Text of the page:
A preplanned funeral or memorial service can assist loved ones with many of the difficult decisions that must be made at the end of life. Keep in mind that the best arrangements are those that provide comfort and peace of mind for both you and your loved ones.
If the funeral preplanning process seems too difficult to do alone, ask for help from a trusted family member, friend or professional, such as a clergy person or attorney. If even thinking about your own funeral or memorial service is too difficult or upsetting, the planning can be left to loved ones. In that case, sharing a copy of this document with them will help them understand the options and the types of decisions that will have to be made.
This document was produced in collaboration with:
David S. Landay, Esq., author of Be Prepared, The Complete Financial, Legal and Practical Guide for Living with Cancer, HIV and Other Life-Challenging Conditions.
Carlson, Lisa. Caring for Your Own Dead. Hinesburg, VT: Upper Access, 1987.
Cullen, Melanie. "Planning Your Funeral or Memorial Services." Nolo.com. 3 August 2006.
Federal Trade Commission. Facts for Consumers and Funeral Rule - 16 CFR Part 453: Text of the Funeral Industry Practices Trade Regulation Rule. 2006.
Jarman, W. Brad. "Resting in Peace: An Analysis of Disposition of Remains Laws." GMHC.com. July 2004. Gay Men's Health Crisis. 8 September 2006
Landay, David S. Be Prepared, The Complete Financial, Legal and Practical Guide to Living with Cancer, HIV and Other Life-Challenging Conditions. New York: St. Martin's Press, 1998.
Solomon, Christopher. "How to plan an $800 funeral." MSN Money. 7 April 2006. www.moneycentral.msn.com
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Funeral and Memorial Service Preplanning: Suggestions
The suggestions that follow are based on the information presented in the Detailed Information document. They are meant to help you take what you learn and apply the information to your own needs. This information is not intended nor should it be interpreted as providing professional medical, legal and financial advice. You should consult a trained professional for more information. Please read the Additional Resources document for links to more resources.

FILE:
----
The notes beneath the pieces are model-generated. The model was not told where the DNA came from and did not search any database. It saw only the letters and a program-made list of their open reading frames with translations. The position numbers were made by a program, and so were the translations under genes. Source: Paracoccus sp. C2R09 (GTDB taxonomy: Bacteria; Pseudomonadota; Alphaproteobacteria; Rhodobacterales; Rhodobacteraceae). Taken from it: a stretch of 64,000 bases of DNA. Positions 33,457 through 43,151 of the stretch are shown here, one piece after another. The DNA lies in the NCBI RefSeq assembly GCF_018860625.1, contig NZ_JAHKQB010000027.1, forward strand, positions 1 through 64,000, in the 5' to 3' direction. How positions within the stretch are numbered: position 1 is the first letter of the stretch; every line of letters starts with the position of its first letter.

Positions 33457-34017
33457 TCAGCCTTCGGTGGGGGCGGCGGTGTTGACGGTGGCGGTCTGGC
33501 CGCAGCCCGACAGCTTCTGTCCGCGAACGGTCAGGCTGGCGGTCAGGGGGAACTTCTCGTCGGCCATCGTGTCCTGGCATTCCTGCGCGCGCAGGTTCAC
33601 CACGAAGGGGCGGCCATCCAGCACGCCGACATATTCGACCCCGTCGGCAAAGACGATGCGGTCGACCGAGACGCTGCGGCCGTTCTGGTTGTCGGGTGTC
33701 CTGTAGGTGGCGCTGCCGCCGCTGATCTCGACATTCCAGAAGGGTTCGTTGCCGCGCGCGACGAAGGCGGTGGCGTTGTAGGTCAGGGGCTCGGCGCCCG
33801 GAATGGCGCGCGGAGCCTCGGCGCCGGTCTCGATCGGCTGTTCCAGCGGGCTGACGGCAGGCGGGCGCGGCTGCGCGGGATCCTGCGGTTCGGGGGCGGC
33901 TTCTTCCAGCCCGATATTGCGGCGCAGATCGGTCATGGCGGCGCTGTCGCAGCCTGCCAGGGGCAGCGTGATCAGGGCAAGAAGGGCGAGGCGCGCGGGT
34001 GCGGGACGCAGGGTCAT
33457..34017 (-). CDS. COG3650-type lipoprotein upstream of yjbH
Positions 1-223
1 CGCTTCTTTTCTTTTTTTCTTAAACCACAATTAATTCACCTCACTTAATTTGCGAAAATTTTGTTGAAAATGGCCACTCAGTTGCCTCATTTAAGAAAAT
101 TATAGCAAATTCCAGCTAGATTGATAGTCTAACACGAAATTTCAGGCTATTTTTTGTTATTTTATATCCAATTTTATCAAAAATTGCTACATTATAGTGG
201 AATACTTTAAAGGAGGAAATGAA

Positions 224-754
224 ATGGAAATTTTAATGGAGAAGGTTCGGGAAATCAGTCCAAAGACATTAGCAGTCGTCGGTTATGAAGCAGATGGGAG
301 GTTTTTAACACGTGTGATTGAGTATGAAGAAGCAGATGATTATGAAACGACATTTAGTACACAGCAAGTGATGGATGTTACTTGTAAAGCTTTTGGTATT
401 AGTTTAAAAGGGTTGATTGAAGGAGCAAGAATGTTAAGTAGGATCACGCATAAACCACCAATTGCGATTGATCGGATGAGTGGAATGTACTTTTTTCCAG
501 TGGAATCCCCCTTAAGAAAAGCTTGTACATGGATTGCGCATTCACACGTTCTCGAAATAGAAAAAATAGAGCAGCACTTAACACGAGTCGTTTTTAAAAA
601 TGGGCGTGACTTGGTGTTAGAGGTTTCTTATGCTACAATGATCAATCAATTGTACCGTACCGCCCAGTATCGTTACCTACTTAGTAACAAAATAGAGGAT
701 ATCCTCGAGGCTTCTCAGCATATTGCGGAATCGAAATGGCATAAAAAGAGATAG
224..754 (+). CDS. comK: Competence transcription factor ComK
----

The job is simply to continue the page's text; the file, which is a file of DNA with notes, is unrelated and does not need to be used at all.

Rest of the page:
The following steps will help you start the funeral or memorial service preplanning process:
1. Think about what kind of service you want:
- Do you want a funeral or memorial service?
- Do you want a service that is more "traditional," or one that reflects personal ideas?
2. Consider the costs:
- How much do you believe is appropriate to spend?
- How much money do you or your family have available to spend?
- What are the costs for things like caskets, cremation, burial plans and ceremony choices?
- Which option is less expensive: purchasing a package of options, or purchasing only the items you really want?
- Are there charges for other services and merchandise, such as preparation, use of funeral home, use of equipment and staff for a graveside services, or use of a limousine?
3. When you select a person to oversee your funeral or memorial service, ask yourself:
- Is the person you have chosen to oversee your service aware of your wishes and willing to take responsibility for following them?
- Have you considered becoming a member of a funeral or memorial society?
- Have you provided all of the needed information and documentation to the person you have chosen?
If you are considering the services of a funeral home, the following are questions to ask a funeral home director:
- What information is needed by the funeral home to make arrangements following a death?